I get the feeling its written to a stringent structural brief but I'm not qualified to comment on that so if you'd like to explain it further that would help me get even more from your poem.

Well done for writing this for an exam and for posting it. I very much enjoyed reading it.



Practicer at 09:25 on 09 October 2019  Report this post
The poem was written in a structure. However,   I  am a bit rusty on poetry techniques because I stopped writing poems for a while.

Thank you for your comments.

It is nice to receive a warm welcome into the group and to have other writers read what I have written.
I am quietly enjoying reading other members work. 
I enjoy doing some automatic writing, which I find cathartic.
It is nice to find a writing community that allows time to write and develop.

michwo at 12:08 on 09 October 2019  Report this post
I was flummoxed by the very first word of this poem: Drupe.  I knew 'dupe'.  I knew 'droop'. I looked in the Oxford Dictionary I'm able to access on-line and found the following:  A fleshy fruit with thin skin containing a stone as the seed, e.g.plum, etc.  Almonds were mentioned too, but I've always in my ignorance considered them as members of the nut family, e.g. peanuts, walnuts, etc.  I wasn't too sure about 'tajines' either and discovered that it was a North African stew-type dish, so you can maybe get it as a takeaway from a Moroccan restaurant possibly.  All in all there was a lot of resistance to my understanding of this poem - a hard nut to crack, which is, come to think of it, appropriate in this case.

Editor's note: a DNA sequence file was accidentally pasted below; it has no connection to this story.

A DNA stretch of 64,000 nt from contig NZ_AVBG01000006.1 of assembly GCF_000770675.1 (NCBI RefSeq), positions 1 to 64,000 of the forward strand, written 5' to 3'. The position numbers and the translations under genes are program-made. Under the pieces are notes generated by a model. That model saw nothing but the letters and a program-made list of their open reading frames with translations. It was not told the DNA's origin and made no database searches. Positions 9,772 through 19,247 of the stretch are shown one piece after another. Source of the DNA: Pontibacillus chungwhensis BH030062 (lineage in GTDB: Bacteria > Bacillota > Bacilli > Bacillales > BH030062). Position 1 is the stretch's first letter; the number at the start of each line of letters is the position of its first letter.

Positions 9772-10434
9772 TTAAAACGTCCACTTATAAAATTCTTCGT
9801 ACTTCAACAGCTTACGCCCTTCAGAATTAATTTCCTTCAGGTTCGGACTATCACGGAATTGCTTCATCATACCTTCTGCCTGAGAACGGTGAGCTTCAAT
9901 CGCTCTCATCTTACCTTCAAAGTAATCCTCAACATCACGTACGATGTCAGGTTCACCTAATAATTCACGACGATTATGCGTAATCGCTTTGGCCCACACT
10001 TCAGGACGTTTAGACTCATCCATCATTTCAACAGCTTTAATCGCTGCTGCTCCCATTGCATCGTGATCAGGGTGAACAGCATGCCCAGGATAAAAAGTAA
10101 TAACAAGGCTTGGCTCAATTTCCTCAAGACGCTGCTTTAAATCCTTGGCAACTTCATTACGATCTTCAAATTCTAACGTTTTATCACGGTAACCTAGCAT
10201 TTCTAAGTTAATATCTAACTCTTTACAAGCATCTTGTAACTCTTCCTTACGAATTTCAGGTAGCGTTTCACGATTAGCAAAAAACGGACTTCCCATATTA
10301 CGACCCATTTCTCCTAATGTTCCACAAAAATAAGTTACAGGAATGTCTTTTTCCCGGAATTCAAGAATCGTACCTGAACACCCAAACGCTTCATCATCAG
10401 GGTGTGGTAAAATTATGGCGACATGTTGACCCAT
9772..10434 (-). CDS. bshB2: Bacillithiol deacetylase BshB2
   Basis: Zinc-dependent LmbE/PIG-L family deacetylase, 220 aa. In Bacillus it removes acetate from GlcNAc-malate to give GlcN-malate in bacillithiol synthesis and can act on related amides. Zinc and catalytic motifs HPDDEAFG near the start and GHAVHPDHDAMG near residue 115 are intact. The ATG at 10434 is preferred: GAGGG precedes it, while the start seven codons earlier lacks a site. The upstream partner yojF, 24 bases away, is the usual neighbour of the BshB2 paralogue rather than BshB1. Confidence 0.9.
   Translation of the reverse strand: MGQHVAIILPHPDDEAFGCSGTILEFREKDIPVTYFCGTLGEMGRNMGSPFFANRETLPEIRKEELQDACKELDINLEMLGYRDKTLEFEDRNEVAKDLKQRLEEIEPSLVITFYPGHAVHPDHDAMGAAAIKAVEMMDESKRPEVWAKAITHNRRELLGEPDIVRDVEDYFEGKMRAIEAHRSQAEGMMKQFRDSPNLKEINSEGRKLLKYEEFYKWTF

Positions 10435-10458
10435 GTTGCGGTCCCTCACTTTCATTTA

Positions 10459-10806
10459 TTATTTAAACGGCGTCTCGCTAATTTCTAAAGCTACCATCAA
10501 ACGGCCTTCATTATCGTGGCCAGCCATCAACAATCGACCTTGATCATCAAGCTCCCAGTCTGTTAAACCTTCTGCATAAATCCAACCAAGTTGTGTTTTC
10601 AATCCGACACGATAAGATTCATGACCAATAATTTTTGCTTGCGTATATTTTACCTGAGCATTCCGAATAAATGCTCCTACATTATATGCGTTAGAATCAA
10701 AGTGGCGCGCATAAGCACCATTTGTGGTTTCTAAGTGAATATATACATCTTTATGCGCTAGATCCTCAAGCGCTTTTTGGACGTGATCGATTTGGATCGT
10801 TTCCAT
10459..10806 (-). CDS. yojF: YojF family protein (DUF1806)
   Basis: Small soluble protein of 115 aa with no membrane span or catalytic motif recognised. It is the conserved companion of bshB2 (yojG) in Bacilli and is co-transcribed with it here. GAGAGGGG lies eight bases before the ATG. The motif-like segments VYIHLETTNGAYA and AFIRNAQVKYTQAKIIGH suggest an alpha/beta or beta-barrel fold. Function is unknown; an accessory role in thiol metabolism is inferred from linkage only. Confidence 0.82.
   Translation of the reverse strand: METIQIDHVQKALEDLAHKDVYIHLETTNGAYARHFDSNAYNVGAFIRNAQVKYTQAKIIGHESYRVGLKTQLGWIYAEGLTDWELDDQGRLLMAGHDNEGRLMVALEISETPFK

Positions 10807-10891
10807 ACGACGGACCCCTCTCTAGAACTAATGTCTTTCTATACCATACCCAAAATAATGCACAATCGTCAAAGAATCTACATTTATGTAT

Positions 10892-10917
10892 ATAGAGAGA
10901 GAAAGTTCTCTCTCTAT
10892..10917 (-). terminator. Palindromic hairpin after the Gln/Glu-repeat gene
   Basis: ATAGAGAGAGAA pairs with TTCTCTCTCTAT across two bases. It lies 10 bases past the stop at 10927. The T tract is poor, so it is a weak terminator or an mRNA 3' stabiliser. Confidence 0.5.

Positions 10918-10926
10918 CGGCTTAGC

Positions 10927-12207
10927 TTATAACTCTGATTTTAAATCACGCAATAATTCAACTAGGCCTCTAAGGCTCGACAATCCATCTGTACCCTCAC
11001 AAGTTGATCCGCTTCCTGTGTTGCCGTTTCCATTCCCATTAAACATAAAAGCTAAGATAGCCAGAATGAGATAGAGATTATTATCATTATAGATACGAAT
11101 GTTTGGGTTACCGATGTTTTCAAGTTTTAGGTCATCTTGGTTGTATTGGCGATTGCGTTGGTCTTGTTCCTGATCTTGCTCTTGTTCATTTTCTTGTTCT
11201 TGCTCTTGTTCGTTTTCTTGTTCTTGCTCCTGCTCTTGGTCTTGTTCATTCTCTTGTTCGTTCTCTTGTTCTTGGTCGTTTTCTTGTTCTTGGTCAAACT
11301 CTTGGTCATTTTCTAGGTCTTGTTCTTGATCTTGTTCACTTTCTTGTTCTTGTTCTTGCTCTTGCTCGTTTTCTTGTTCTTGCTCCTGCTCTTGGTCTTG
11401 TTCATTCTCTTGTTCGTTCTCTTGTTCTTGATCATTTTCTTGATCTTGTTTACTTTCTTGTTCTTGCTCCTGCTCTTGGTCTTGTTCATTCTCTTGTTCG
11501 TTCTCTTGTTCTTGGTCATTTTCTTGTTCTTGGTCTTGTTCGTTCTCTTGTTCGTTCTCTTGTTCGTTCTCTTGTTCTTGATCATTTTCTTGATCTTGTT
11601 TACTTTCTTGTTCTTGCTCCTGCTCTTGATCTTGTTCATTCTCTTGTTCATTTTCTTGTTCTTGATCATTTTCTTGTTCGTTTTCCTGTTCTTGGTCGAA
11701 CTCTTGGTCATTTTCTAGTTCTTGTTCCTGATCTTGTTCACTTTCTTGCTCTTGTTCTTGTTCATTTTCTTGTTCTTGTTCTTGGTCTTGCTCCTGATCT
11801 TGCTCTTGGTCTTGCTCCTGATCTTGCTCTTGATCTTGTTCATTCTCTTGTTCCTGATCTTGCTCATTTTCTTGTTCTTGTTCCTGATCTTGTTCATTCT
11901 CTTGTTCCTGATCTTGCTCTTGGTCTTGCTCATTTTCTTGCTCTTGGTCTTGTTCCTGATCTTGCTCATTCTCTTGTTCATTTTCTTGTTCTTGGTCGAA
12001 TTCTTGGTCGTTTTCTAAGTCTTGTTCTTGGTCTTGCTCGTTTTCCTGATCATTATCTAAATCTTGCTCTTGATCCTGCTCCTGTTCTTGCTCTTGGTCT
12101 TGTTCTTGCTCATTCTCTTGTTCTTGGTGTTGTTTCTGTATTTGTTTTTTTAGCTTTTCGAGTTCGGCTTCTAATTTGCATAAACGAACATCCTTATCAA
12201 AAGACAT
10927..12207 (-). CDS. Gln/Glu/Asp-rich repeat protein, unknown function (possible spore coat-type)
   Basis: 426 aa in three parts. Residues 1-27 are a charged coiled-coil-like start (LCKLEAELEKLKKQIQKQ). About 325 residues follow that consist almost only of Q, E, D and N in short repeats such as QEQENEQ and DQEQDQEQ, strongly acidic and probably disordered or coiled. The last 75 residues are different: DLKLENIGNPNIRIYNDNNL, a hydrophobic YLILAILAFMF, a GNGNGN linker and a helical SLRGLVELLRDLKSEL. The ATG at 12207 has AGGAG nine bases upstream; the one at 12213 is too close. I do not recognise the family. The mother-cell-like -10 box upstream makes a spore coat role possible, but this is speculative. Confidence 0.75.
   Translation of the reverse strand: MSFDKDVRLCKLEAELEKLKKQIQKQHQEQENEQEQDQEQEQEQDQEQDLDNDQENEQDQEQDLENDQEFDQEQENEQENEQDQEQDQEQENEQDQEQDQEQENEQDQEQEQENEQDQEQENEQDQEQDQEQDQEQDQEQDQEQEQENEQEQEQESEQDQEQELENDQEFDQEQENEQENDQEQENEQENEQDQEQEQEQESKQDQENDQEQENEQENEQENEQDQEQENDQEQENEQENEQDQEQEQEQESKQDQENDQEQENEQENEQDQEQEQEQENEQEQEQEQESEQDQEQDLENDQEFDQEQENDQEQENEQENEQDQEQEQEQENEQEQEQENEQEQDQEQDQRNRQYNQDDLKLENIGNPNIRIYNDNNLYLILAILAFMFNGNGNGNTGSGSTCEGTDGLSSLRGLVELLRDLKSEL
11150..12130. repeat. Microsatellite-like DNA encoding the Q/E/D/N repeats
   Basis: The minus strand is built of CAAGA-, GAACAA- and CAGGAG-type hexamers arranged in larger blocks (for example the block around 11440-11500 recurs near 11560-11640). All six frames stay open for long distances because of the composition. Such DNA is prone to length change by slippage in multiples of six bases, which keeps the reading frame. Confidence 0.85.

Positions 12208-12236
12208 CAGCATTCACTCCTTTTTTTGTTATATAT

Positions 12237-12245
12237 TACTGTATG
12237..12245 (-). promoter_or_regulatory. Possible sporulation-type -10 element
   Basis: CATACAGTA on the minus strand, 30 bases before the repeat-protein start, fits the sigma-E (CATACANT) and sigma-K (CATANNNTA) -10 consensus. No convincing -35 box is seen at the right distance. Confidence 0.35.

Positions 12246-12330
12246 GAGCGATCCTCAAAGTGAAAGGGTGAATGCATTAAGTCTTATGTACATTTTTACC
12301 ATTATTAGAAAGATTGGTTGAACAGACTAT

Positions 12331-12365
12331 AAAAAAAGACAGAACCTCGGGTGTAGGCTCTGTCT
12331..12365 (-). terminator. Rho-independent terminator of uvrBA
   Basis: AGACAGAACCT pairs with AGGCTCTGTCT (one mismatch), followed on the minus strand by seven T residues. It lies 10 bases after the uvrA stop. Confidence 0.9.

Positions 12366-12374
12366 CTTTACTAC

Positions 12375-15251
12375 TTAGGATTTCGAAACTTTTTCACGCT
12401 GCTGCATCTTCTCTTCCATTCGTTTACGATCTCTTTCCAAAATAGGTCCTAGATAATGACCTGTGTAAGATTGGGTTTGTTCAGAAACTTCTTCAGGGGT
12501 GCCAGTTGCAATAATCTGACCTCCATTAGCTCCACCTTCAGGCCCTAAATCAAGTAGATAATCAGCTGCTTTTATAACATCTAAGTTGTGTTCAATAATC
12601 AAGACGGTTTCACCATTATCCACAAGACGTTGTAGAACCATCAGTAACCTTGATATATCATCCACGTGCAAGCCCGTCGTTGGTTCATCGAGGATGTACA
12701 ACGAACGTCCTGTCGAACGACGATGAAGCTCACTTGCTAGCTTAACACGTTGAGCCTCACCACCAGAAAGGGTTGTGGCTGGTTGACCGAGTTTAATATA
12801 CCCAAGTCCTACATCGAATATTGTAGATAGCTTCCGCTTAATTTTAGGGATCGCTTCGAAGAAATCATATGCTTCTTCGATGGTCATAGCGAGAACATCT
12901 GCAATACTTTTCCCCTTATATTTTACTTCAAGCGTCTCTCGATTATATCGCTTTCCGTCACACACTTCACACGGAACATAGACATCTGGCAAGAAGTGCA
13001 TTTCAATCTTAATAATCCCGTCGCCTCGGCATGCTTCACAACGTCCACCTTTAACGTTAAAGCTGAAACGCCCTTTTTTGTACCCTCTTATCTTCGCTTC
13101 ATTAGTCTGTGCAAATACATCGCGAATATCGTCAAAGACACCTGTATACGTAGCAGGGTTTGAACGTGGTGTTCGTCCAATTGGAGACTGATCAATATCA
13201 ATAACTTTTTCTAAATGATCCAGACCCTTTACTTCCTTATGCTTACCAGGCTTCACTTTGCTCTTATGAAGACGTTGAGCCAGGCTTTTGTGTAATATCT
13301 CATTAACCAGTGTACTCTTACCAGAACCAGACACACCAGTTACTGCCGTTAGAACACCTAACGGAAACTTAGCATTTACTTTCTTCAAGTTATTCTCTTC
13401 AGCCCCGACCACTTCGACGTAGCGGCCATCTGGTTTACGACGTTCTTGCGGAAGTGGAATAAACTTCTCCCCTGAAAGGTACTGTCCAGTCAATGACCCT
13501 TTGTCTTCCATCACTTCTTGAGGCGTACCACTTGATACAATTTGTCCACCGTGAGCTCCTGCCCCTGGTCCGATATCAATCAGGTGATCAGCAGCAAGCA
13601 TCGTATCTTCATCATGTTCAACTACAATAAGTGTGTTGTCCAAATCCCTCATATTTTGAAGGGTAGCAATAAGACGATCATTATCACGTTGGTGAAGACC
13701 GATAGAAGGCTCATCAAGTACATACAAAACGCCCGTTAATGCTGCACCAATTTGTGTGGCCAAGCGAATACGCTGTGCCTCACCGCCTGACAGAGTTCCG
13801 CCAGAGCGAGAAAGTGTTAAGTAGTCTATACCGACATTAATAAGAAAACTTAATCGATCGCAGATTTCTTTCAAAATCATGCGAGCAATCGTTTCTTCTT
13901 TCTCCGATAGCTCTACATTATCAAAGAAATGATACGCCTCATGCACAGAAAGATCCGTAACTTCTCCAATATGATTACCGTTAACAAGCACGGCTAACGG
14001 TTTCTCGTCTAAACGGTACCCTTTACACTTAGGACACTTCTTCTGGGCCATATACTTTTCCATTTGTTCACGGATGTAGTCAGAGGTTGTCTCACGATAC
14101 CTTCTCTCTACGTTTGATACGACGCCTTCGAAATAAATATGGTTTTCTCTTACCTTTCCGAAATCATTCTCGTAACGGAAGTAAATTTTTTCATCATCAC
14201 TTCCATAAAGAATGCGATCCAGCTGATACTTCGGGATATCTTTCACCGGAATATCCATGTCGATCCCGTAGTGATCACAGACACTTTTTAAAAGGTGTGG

You certainly manage to be critical of Western greed and overindulgence with phrases like excessive living and bittersweet luxuries, the net result of this suspect life-style choice being garbage heaped presumably.
If Pisces is poisoned
As the water for the fields divert
Bare the fruitful seeds of necessity
With  help of the hand  in the destiny of promised land
Then the pit of my gutted fish scale hurts.
This last stanza was, like the first word in your poem, something of a stumbling block for me.  Is 'bare' being used as an adjective or a verb, i.e. 'lay bare'?  Surely if the seeds are bare, not watered and exposed to the elements, they blow away don't they and you get a dust bowl?  Is that why 'the pit of my gutted fish scale hurts'?
Very stream-of-consciousness and very spiky.  I doubt I fully understand where you're coming from to be honest, but what I write, and it's not very frequently I DO write these days, can always be construed as reactionary and stagnantly traditional.  On the basis of this poem, that's not a trap you'll ever be in danger of falling into.

V`yonne at 12:40 on 09 October 2019  Report this post
I see a lot of Biblical and mythical and even astrological references in this poem. For me that last stanza worked like a key:

If Pisces is poisoned
As the water for the fields divert
Bare the fruitful seeds of necessity